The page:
Page last updated at 10:45 Asia/Manila, Tuesday, 12 September 2017 PH
Some economic analysts are worried that China is experiencing some kind of hard landing because of too much debt of its corporate sector, especially the state enterprises. Some even say that the reported GDP figures of slightly over 6% annually are being doctored, that more realistic rates are closer to 4 to 5%. As far as the ASEAN Economic Community (AEC) is concerned, these worries are exaggerated. Even a 4% annual growth on the basis of some 500 million moneyed consumers is nothing to scoff at. That figure is the biggest consumer market of any nation in the world (some 200 million more than American consumers who have significant purchasing power, considering that more than 10% of Americans are below their national poverty line). Even more, the remaining 900 million Chinese will soon graduate to middle class status as the Chinese government is doing its very best to bring development to the inner provinces. Just imagine what consuming power will be in the hands of 1.4 billion Chinese!
A recent Bloomberg article entitled “Farming the world: China’s epic race to avoid a food crisis” should give the Philippine government and the private sector food (no pun meant) for thought. The article opens with the following lines: “China’s 1.4 billion people are building up an appetite that is changing the way the world grows and sells food. The Chinese diet is becoming more like that of the average American, forcing companies to scour the planet for everything from bacon to bananas.” Southeast Asia, especially Thailand, Vietnam and Malaysia are ahead of the game in exporting food products to China. Because of a long-term neglect of countryside and agricultural development, the Philippines at the moment is not a serious contender, unless we put our act together and significantly improve agricultural productivity. The only crop in which we excel in exporting to China is banana. We are way behind our ASEAN neighbors in exports of other agribusiness products to China. In fact, Vietnam in less than a decade was able to develop its coffee sector so that it now surpasses Brazil as the Number One coffee exporter in the world. Our agribusiness export pale into insignificance when compared to our ASEAN neighbors.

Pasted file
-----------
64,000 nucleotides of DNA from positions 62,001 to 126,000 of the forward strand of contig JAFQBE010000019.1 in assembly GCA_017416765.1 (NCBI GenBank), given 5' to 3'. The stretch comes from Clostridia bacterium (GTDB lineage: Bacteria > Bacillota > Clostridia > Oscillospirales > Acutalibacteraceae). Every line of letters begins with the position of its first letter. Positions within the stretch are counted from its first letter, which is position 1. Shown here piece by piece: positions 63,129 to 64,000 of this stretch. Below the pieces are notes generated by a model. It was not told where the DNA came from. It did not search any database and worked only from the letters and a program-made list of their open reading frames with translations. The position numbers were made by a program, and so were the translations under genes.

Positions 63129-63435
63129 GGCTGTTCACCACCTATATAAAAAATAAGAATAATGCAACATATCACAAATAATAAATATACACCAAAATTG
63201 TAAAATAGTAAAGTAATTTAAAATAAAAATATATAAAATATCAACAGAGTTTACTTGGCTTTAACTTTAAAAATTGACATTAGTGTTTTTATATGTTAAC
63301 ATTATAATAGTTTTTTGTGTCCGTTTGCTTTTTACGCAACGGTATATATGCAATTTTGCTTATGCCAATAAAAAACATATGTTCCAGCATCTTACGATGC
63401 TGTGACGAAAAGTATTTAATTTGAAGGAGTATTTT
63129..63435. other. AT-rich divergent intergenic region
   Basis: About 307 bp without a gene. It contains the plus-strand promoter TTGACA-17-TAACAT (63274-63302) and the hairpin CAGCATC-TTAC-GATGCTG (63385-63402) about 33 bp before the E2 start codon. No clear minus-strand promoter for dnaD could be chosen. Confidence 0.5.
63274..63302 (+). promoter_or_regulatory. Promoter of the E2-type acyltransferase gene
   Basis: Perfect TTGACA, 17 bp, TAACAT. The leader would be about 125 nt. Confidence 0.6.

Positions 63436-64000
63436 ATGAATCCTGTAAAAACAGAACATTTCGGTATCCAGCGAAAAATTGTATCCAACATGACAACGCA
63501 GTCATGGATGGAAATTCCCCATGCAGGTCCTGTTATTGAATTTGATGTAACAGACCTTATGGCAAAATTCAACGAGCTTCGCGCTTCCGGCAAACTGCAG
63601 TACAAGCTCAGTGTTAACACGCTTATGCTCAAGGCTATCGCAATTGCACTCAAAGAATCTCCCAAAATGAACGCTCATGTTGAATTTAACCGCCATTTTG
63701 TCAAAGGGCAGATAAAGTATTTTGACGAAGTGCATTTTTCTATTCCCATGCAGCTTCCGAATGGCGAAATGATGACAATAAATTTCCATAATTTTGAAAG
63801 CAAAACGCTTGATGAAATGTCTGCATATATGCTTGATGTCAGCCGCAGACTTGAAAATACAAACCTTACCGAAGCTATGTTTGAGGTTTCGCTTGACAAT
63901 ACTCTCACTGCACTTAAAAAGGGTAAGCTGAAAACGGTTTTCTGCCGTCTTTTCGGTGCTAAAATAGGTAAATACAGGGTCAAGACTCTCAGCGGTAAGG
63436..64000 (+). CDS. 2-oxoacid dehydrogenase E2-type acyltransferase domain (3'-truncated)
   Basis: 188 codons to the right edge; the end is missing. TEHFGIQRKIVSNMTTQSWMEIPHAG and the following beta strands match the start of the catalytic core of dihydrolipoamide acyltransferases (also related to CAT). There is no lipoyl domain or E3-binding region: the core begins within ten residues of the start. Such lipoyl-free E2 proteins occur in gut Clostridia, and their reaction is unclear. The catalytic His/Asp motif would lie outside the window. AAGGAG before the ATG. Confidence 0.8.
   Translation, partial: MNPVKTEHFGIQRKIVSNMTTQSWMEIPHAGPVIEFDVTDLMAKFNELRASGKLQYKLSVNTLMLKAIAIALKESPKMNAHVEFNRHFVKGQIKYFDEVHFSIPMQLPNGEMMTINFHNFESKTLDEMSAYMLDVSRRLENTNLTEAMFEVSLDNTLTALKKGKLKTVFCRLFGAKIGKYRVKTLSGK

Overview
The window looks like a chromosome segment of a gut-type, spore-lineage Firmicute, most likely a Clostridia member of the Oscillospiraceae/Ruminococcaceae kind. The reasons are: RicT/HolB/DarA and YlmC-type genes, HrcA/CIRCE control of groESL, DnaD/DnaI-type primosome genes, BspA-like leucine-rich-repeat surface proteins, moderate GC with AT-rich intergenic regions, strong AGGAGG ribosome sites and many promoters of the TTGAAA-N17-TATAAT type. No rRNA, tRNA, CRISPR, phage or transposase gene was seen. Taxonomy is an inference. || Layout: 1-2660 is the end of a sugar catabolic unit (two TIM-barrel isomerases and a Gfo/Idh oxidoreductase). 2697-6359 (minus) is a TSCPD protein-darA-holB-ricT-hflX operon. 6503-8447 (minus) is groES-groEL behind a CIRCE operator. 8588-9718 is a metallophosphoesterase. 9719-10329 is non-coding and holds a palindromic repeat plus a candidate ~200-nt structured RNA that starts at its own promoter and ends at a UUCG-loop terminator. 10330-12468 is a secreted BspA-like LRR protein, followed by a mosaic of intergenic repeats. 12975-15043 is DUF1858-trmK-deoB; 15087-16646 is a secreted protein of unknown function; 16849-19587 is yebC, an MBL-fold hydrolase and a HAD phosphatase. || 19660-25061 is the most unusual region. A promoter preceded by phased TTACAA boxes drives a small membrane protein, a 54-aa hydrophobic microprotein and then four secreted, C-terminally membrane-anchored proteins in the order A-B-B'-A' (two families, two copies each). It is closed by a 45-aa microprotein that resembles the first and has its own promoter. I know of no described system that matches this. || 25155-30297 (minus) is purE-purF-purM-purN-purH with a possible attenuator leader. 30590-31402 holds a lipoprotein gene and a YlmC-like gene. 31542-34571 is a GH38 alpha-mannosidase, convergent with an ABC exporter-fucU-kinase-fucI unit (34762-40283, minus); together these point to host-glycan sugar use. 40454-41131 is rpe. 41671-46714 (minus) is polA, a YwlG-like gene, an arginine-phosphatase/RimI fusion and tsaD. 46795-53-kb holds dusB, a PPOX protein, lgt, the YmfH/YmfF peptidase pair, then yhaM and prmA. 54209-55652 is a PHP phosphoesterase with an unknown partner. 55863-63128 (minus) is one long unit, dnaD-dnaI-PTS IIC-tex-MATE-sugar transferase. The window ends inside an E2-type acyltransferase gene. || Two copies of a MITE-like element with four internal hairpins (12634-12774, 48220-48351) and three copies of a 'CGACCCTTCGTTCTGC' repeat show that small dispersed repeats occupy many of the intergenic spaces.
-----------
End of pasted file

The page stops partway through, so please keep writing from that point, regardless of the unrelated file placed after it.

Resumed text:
China should have an interest in endowing the Philippines with the infrastructures needed to modernize our agricultural sector. As the Bloomberg article points out, “…China’s efforts to buy or lease agricultural land in developing nations show that building farms and ranches abroad won’t be enough. Ballooning populations in Asia, Africa and South America will add another two billion people within a generation and they too will need more food. That leaves China with a stark ultimatum: If it is to have enough affordable food for its population in the second half of the century, it will need to make sure the world grows food for nine billion people.” We should leverage on our agricultural resources to get soft loans for China to build the farm-to-market roads, irrigation systems, post-harvest facilities and other support services needed by our farmers to be more productive. China should redirect much of its attention in helping the Philippines towards improving rural infrastructures. It would be to its enlightened self-interest to move the Philippine agricultural sector up the value chain, emulating Thailand and Vietnam in the export of high-value crops.